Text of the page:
Colorado voters rejected a ballot measure that would have created a first-in-the-nation single-payer health insurance system, a significant setback for progressive proponents of universal health care.
Tuesday’s defeat of Amendment 69 was decisive, as predicted. Polling ahead of Election Day showed that two-thirds of residents opposed the measure, which would have established a program called ColoradoCare to cover most people in the state.
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Democrats are already panicked that Donald Trump will repeal ObamaCare and throw millions of people off the subsidy rolls, while some conservatives seem panicked that the President-elect will renege on his campaign promises and millions of people won’t be thrown off the entitlement. Like most inflamed political questions after Mr. Trump’s victory, the health-care debate would benefit from some perspective.
“Either ObamaCare will be amended, or repealed and replaced,” Mr. Trump told the Journal last week, and on “60 Minutes” on Sunday he added that “we’re not going to have a two-year period where there’s nothing. It will be repealed and replaced.” Mr. Trump is being more subtle than his critics.
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Not all of Obamacare would be “shut right down” once the unified Republican government takes power next year, House Majority Leader Kevin McCarthy said Monday.
“You wouldn’t have everything shut right down. … You wouldn’t take everything away,” the California Republican told reporters on Capitol Hill.
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Republicans could pass a budget reconciliation bill that gradually sunsets the law, preserving its subsidies and Medicaid expansion for a time while they agree on a replacement. They’ve already got a script for that approach, after passing a reconciliation bill last January which President Obama vetoed.
Or Congress could pass a replacement plan right away by coupling it with a repeal bill, although it’s questionable Republicans could find consensus in such a short timeframe.
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In a move virtually ignored outside Washington and largely unnoticed even within it, last December the House and Senate passed legislation repealing much of Obamacare. President Obama promptly vetoed the measure — an obstacle that will disappear come January 20. As reporters and policymakers attempt to catch up and learn the details of a process they had not closely followed, three important lessons stand out from last year’s “dry run” at repealing Obamacare.
Republicans’ path on Obamacare could prove more complicated than the new conventional wisdom in Washington suggests. If past is prologue, last year’s reconciliation bill provides one possible roadmap for how the congressional debate may play out.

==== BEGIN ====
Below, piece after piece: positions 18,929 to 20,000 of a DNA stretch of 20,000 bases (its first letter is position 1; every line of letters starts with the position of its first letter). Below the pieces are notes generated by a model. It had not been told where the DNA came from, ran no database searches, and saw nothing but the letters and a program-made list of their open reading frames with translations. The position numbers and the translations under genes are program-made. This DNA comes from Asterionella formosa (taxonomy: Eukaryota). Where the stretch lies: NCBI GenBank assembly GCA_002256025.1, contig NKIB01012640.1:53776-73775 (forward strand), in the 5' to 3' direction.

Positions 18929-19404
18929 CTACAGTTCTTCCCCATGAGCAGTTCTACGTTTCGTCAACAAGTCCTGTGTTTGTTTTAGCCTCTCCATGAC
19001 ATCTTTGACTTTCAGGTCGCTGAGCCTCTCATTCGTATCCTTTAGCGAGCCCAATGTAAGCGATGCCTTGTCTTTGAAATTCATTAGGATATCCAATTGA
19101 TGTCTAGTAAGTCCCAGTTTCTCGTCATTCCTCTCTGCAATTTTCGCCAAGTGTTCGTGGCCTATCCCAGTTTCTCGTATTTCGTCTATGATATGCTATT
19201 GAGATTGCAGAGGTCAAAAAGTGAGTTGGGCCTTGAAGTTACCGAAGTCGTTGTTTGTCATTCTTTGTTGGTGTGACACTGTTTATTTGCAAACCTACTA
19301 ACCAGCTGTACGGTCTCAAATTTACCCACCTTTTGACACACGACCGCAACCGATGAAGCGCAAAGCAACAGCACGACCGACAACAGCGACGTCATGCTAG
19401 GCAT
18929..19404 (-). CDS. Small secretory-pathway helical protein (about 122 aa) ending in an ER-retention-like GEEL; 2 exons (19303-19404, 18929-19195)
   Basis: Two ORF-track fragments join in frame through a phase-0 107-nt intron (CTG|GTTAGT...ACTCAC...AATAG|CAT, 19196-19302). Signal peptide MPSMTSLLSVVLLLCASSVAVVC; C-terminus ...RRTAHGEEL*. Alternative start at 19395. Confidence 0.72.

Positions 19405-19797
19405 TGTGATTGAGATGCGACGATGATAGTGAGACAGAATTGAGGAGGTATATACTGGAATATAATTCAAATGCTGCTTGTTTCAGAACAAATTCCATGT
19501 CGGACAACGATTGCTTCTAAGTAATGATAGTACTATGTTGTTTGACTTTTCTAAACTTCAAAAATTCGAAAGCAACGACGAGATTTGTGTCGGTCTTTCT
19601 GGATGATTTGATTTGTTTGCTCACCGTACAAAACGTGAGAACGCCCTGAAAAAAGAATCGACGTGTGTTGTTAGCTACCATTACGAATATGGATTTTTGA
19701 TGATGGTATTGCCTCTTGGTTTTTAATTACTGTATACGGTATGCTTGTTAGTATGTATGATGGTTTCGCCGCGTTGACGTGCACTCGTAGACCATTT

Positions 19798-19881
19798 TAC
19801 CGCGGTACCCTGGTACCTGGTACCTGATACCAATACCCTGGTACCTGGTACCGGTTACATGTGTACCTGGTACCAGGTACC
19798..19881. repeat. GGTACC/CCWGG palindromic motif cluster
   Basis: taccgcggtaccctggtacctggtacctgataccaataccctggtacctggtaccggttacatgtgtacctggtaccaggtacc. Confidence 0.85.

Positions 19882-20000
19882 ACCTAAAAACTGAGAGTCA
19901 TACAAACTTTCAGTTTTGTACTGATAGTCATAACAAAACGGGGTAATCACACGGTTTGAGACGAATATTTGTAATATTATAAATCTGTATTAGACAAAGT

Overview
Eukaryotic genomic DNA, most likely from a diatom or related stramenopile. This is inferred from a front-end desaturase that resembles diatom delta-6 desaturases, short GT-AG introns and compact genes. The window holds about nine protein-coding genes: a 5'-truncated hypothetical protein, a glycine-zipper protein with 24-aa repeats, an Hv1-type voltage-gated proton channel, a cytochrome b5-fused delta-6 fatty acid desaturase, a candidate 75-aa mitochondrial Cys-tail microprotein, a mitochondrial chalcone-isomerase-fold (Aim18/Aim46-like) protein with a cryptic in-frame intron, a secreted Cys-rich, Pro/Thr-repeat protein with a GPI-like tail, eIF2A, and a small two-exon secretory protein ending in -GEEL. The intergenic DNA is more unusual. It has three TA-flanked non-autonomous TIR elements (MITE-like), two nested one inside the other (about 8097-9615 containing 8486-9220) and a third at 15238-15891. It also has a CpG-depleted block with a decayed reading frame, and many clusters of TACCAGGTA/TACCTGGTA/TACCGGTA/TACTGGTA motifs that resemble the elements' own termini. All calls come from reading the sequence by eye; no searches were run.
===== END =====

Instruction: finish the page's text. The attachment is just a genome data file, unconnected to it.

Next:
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A total repeal of ObamaCare will prove difficult — but there’s plenty Donald Trump and his fellow Republicans can do to effectively dismantle President Obama’s signature domestic program.
Trump could exempt more people from the individual mandate to buy insurance, and his administration could stop assisting consumers with enrollment.
If the government stops fighting a lawsuit that’s trying to put an end to subsidies for low-income people’s bills, insurers’ costs would go up, and they could choose to drop out of the markets.
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The Wall Street Journal, The Washington Post, CBS News and other news outlets have led with headlines over the weekend touting the big news that Donald Trump is willing to keep parts of the Affordable Care Act––notably the pre-existing condition protections and the ability for children up to the age of 26 to stay on their parents policies.
In May, Trump’s policy advisor told Healthline that a Trump administration would consider keeping the children to age 26 provision.
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President-elect Donald Trump spoke with Israeli Prime Minister Benjamin Netanyahuand Egyptian President Abdel Fattah Al Sisi on Wednesday and will have his first post-election meeting with President Barack Obama on Thursday to discuss the transfer of power between their two administrations in January.
Mr. Trump’s transition team has been gathering for months, and they packed into an office on Wednesday a block away from the White House to continue drafting blueprints for the new administration. Among the proposals: a policy that would ban many members of the transition team from lobbying the same federal agencies they are helping shape.
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The presidential election outcome itself could create more problems for the ACA. The insurance plans sold on the law’s exchanges have already experienced substantial losses due to adverse selection, leading many insurance companies to pull back on their participation. The prospect of a Trump administration steering ACA implementation may be enough to convince some of the insurers still offering products on the exchanges in 2017 to rethink their plans. If more insurance companies head for the exits, the exchanges could become even less stable than they already are.
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The White House is urging people to sign up for coverage through ObamaCare, hours after the Republican electoral sweep that likely dooms the healthcare law’s future.
Spokesman Josh Earnest said Wednesday the Obama administration remains committed to its enrollment drive, which opened Nov. 1.
“There is no specific thing in mind that we’re going to do differently now,” Earnest said as he addressed reporters for the first time since President-elect Donald Trump declared victory.
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